In New Orleans, ‘Indian Red’ Is The Anthemic Sound Of Tradition

This story is part of American Anthem, a yearlong series on songs that rouse, unite, celebrate and call to action. Find more at NPR.org/Anthem.


For well more than a century, being in New Orleans for Carnival Day and other cultural events has meant at least two things: seeing groups of African-Americans parading in spectacular regalia inspired by Native American motifs, and hearing an anthemic song that brings them together in good times and bad. The first recording of “Indian Red,” sometimes called “My Indian Red,” dates back to the 1940s, but the song’s history goes far deeper.

“Indian Red” has as many variations as the Mardi Gras Indians themselves. Their tradition honors a friendship with Native Americans that some say dates back to slavery, when the two cultures are believed to have exchanged many kindnesses. After Reconstruction, the Mardi Gras Indian tradition became more representative of the African-Americans who take part each year: an expression of self-love and self-pride, with an emphasis on African religious and cultural origins.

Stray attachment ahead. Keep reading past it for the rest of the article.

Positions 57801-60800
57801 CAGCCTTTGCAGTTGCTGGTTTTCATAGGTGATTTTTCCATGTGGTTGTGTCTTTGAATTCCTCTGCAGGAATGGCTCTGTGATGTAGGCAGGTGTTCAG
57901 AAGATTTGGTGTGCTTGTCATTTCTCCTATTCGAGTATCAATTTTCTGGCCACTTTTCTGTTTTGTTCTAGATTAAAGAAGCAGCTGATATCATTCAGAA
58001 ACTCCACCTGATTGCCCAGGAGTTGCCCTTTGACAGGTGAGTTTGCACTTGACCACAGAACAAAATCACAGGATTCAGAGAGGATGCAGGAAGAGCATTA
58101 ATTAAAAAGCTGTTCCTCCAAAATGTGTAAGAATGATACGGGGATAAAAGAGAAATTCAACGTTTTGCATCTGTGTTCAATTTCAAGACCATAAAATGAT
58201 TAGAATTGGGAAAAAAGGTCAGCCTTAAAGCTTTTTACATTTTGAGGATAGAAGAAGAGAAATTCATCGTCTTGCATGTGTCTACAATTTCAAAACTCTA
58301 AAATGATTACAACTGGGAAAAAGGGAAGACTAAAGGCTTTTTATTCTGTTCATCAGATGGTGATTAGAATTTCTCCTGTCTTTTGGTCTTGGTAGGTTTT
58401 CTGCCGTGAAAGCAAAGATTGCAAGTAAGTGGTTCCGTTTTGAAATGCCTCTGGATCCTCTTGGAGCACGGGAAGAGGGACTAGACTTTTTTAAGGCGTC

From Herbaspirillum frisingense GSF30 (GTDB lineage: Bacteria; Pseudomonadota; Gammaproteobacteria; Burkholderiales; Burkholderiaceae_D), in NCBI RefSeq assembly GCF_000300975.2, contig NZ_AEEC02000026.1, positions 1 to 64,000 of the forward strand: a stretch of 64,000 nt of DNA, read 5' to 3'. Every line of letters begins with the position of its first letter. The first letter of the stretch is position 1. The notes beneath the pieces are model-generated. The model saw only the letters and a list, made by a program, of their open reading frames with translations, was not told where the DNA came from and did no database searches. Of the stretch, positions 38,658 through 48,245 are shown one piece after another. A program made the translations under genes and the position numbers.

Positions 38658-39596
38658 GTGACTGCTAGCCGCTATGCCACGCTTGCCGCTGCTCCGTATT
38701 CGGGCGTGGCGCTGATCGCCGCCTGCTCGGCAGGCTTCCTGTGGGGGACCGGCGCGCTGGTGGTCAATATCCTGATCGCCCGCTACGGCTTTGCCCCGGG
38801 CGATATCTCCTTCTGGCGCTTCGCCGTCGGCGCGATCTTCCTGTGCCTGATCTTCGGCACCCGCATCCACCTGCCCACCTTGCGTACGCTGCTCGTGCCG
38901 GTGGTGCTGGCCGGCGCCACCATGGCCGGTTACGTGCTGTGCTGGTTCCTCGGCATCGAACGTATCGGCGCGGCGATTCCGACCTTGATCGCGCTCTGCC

Oliver Thomas, a former city councilman who now hosts a daily radio talk show in New Orleans, remembers following Mardi Gras Indian tribes as a child, each name as splendiferous as the next: The Yellow Pocahontas, the Ninth Ward Hunters, the Golden Eagles, Fi Yi Yi and many more.

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